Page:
Large cell carcinoma of the lung


An undifferentiated carcinoma lacking squamous, glandular or small cell features.


Large cell carcinoma accounts for about 9% of primary lung carcinomas, of which about one third are large cell neuroendocrine carcinomas. All subtypes occur predominantly in smokers, except for lymphoepithelioma-like carcinoma7, which is most common in among the Chinese2,4,6.

Clinical features

A case associated with Eaton-Lambert syndrome has been reported8.


Apart from basaloid carcinoma, most large cell carcinomas occur peripherally within the lung4.


These tumours are poorly differentiated and lack squamous, glandular or small cell components.



See immunohistochemistry of malignant epithelial tumours of lung.

Large cell neuroendocrine carcinoma:



usually positive



usually positive


usually positive

Definite positivity with one neuroendocrine marker is sufficient to establish the diagnosis of LCNEC


50% of cases





Transcription factor E2F1



Basaloid carcinoma: Neuroendocrine markers are negative (in 10% of cases, one marker is positive in less than 20% of tumour cells). TTF-1 is negative.

Large cell carcinoma with rhabdoid phenotype: the cytoplasmic globules are positive for vimentin and cytokeratin3.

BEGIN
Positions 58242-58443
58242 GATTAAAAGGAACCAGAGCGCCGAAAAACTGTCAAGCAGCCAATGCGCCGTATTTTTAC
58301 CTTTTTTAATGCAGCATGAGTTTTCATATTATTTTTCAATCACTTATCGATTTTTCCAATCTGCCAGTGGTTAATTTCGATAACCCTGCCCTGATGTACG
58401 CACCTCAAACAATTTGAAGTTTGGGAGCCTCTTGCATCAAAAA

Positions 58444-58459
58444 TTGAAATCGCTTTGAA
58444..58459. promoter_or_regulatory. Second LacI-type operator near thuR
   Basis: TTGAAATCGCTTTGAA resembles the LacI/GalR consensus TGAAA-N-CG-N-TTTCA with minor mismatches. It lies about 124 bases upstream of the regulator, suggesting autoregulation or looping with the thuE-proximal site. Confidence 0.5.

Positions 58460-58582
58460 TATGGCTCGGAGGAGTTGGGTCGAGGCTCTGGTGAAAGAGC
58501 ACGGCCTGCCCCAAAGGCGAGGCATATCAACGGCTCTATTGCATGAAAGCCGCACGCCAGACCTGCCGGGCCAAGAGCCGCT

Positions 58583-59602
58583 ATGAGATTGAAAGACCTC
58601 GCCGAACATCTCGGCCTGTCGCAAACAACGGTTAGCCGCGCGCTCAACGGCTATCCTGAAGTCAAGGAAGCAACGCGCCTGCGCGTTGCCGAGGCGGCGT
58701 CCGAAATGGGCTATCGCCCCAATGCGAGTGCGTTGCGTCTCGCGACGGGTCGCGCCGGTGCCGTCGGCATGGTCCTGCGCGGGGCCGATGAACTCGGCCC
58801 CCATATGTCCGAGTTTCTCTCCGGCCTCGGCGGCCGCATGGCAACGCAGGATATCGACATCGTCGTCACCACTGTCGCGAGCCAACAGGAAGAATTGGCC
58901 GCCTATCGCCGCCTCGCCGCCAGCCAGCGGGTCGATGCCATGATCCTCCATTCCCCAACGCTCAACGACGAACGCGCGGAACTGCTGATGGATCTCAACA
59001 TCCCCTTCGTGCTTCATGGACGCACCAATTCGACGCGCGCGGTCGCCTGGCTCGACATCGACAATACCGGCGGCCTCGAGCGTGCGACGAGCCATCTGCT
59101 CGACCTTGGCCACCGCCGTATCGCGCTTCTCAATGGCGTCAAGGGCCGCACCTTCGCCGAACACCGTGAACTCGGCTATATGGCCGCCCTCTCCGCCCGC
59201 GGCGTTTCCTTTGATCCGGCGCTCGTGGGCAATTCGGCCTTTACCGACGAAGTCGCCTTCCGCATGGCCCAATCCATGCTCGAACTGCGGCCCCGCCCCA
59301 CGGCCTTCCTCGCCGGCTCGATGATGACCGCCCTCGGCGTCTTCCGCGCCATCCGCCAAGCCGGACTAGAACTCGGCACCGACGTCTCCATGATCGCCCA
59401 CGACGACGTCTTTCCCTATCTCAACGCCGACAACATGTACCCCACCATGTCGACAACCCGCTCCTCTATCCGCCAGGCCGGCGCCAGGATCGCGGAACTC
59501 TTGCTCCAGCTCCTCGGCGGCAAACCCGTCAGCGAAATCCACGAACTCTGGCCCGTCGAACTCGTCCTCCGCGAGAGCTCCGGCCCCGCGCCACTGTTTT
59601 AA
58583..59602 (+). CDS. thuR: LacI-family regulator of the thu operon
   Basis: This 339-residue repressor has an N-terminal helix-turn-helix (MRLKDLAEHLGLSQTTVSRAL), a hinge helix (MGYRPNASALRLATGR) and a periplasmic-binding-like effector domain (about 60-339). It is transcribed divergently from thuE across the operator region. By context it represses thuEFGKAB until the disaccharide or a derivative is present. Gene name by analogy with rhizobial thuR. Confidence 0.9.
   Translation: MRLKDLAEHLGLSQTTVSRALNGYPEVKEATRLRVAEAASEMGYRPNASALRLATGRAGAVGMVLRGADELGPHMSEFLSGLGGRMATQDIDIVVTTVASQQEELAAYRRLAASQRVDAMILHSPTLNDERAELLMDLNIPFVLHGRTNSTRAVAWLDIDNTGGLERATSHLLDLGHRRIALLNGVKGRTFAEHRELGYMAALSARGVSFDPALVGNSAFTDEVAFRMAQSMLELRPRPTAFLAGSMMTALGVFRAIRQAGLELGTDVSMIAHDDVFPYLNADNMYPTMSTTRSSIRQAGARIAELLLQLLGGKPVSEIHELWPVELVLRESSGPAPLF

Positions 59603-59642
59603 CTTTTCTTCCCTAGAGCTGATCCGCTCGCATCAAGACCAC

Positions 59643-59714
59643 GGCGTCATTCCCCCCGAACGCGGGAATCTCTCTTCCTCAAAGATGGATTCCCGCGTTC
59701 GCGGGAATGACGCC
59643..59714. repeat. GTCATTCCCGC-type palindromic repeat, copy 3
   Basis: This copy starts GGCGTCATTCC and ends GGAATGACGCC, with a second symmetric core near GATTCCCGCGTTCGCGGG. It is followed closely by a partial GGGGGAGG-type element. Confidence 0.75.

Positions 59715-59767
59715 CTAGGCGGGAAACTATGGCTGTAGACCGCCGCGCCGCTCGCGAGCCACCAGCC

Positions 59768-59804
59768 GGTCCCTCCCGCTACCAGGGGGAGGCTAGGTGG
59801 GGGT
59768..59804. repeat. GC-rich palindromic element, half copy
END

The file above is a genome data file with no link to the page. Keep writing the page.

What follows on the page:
Differential diagnosis


As for other non-small cell carcinomas of lung, dependent on performance status and TNM staging. The prognosis is worse than for other non small cell carcinomas18. Lymphoepithelioma-like carcinoma has a better prognosis7. Basaloid carcinoma is reported to have a prognosis inferior to that of poorly differentiated squamous cell carcinoma15.

The prognostic significance of neuroendocrine differentiation remains uncertain9,10. It has been proposed that large cell neuroendocrine carcinoma 14 or large cell carcinoma with large cell neuroendocrine features11 are more aggressive than is classical large cell carcinoma. Accurately staged stage I large cell carcinoma with neuroendocrine differentiation may have a relatively good prognosis21. Combined small cell carcinoma / large cell carcinoma has an inferior survival compared to pure large cell carcinoma16.

Lung tumours with a rhabdoid phenotype show aggressive behaviour and poor prognosis5, particularly if the proportion of rhabdoid cells exceeds 10%17.



0Tumours of the Lung, Pleura, Thymus and Heart. WHO Classification of Tumours. IARC Press 2004.

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5 Chetty R, Bhana B, Batitang S, et al. Lung carcinomas composed of rhabdoid cells. Eur J Surg Oncol 1997; 23:432-4

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18 Takei H, Asamura H, Maeshima A, et al. Large cell neuroendocrine carcinoma of the lung: a clinicopathologic study of eighty-seven cases. J Thorac Cardiovasc Surg 2002; 124:285-92

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This page last revised 29.3.2005.

©SMUHT/PW Bishop